What Would Get Me to Buy a Tablet?

iPad

iPad

On Saturday’s morning tech show, we talked about this for a minute. I have not been a tablet fan. I tried for the TouchPad when it was dramatically reduced, but that was because it was under $100. I personally don’t see the advantage of having a $500 tablet, and here is why:

Computer Speed of a Tablet

This is the biggest reason why. I have 4 machines in my arsenal. A MacBook Pro, an HP GX series laptop, a home build desktop with ASUS motherboard and AMD Phenom II chipset and a Dell D610.

The two computers I use the most are the desktop and the MacBook Pro. My Macbook Pro sports an i7 processor and boot camp to Windows 7 keeps me productive. The Desktop is a stable spot – I seem to get more work done on that station than I do any notebook. So when I need to “Bear down” on a project, you will see me at the desktop.

The HP used to be my main machine, but got replaced because it didn’t handle video production as well. Whereas it takes 20-30 minutes to process a 15 minute video on the MacBook Pro, the dual core HP (with Intel Graphics) would take up to 2 hours. When I’m on the road, that is just not acceptable. The Dell is used for very minimal needs – like a Twitter client or web browser.

Today’s tablet matches that between the HP and Dell. So at best, it would be my #4 computer. I could do minimal video editing, but I can also do that on my iPhone.

Let me know if the iPad3 will support a 2.0 GHz Quad-core processor and 512 MB of video RAM, then we’ll talk about a tablet

Storage of a Tablet

When will Apple finally put a standard card slot on their machines? I want to put in video to edit video, or have the tablet upload my videos to a source. It does work well when connected to the cloud, but you then need a WiFi signal (unless you have a 3G or 4G tablet). The 16 or 32 GB models would hold some of my content, but I would constantly be pulling stuff off the machine and only if I have it connected to the laptop or desktop.

Tablet Size

sony tablet s & sony tablet p

sony tablet s & sony tablet p

The 10 inch tablet is just not for me. I loved the idea of a 7″ tablet – it feels better in the hand and fits in the pocket. I can put it in the side pocket of my notebook bag and give me everything that I need out of that device.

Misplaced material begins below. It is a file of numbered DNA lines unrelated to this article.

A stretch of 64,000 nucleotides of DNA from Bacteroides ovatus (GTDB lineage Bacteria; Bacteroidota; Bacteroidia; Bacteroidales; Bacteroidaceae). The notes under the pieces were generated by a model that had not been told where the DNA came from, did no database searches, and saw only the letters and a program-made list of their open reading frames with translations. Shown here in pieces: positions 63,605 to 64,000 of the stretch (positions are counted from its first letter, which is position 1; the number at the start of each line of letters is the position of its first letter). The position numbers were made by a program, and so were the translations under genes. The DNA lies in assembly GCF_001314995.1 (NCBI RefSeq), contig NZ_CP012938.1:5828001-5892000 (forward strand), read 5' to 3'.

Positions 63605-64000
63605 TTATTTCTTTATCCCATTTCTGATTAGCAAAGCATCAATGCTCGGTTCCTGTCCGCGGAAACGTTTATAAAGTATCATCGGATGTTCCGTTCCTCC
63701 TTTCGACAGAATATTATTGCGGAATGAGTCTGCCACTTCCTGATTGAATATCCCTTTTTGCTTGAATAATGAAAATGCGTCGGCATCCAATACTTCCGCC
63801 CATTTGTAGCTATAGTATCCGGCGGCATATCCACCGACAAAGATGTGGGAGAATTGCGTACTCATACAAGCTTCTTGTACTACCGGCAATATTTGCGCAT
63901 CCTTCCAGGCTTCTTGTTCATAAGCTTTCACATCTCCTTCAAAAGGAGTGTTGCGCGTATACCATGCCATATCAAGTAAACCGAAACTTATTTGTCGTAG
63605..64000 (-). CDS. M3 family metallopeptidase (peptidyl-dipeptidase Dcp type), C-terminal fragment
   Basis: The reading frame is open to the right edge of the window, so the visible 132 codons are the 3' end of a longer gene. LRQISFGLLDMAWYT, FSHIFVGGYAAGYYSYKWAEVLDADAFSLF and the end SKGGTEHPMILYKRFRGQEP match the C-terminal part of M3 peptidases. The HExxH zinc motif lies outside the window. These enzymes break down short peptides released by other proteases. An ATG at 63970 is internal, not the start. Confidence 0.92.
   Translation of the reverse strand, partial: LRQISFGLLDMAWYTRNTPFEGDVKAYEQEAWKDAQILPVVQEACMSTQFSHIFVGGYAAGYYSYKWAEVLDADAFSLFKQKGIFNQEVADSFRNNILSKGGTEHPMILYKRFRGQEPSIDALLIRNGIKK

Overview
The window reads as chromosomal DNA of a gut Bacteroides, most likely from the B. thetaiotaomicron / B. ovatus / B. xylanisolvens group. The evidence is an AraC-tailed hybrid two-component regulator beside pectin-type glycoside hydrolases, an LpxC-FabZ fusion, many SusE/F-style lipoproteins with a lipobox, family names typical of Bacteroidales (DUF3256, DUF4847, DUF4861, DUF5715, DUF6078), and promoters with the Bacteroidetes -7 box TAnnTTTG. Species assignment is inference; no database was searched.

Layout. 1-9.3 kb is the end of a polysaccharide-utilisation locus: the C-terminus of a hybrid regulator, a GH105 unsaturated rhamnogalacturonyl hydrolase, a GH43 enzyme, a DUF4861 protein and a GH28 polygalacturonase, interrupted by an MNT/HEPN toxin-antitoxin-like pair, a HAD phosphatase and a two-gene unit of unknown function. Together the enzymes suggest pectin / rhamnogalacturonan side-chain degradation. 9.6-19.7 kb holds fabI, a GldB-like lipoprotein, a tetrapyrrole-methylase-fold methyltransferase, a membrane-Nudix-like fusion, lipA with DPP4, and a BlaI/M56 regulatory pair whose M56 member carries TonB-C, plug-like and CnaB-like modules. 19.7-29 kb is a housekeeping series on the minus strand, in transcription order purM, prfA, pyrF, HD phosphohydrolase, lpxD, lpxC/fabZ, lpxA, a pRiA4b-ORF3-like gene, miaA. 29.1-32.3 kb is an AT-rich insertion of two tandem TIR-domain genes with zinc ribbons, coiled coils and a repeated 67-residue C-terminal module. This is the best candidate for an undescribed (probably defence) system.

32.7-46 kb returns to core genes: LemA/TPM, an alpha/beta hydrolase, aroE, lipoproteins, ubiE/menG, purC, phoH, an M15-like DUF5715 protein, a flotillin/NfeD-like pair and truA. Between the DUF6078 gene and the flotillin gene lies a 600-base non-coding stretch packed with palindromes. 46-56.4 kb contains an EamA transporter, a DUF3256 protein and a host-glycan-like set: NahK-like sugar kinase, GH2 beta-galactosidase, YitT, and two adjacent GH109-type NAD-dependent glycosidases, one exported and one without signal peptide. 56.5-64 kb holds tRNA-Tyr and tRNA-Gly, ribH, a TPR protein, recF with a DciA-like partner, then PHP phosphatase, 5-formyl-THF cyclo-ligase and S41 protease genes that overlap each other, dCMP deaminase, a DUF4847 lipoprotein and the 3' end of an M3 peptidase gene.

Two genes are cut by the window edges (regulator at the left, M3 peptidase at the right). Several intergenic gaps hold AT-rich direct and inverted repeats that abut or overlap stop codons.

I got to play with the Sony Tablet S (which I will be showing on a video later today). The “Folded magazine” feel fit better in my hand, which I was impressed with. I still would like to see a 7″ tablet with that same feel.

BTW – I didn’t get to see the flip version in Sony Tablet P, but I am very interested in trying it out.

My iPhone Does a lot and fits in my Pocket

In all reality, the order of computers goes like this – MacBook, iPhone, desktop, HP, Dell. So the tablet would most likely be the 5th device most used. The best part about the iPhone is it fits in my pocket, so it’s always in reach. The tablet would be in reach if I had my laptop close by.

I have talked to many tablet owners. It’s surprising how many people are now leaving it on the coffee table. They might pick it up for 5 minutes when watching TV to browse the web, but besides the 35 minutes of use, leave it to be a fixture in the house.

It’s not to say that some people use it as an integral tool – If you cannot live and breathe with it, then more power to you. But I can live and breathe without it right now.

An OS I can use

I know this is going to piss off some fanboys, but I live in a Windows world. In fact, I use Windows 7 on my MacBook Pro more than I use the Mac software. But this is more about using a full operating system on a tablet. Whether Windows or Mac, I need a tool that could match my computers. I want to put on software that I use on a daily basis. I don’t want a different experience on my tablet.

Can I see myself with a tablet in the future? Yes. But I would either need the device to be powerful enough for me to want to carry around, or more cost efficient.  For $500, I can get a laptop that doubles the power of a tablet. Even if someone put out a $1000 tablet that has a powerful multi-core processor, 1 GB graphics, 4GB of memory and a hard drive of 500GB, then I can start looking at the tablet.

In the meantime, I just don’t see it a part of my daily use. That is why I have an iPhone.

Price of Sand Falls

Anyone who’s been around technology knows that over time you get more for less. Whether it’s more GB, more GHz, more pixels, it’s a side effect of Moore’s Law and market forces. You always pay a premium for the new stuff but over time the price falls.

Sometimes, it’s not always readily apparent how much it falls. Perhaps it’s because it’s often a year or two between purchasing whole new computers and you only really consider the total cost of the PC. Perhaps it’s because the latest OS consumes resources such that Windows 7 on a Core processor runs as well as Windows 98 on a Pentium III.

But recently I had the opportunity to really see how much prices fall over time. Back in June 2010, I built a PC from components and at the time I only had enough money for a dual core processor and 2 GB RAM (which is fine for running Linux).  Last week I decided to upgrade to a quad core processor and 4 GB RAM. When I saw the prices, I couldn’t believe that they’d dropped so much.

DDR3 RAM
June 2010 – 2 GB @ £37
Feb 2011 – 4 GB @ £31

AMD Athlon 2
June 2010 – Dual core 3 GHz @ £57
Feb 2011 – Quad core 3 GHz @ £63

The RAM prices are a direct comparison as it was exactly same memory module from the same vendor. For the CPU, it was the quad core version of the dual core in terms of clock speed and cache, though the vendor was different.

I can’t say exactly when or why the prices actually fell, but from an empirical point of view after about 9 months, the same amount of money seems to gets you twice as much RAM or twice as many cores.

I’ll buy that for a dollar!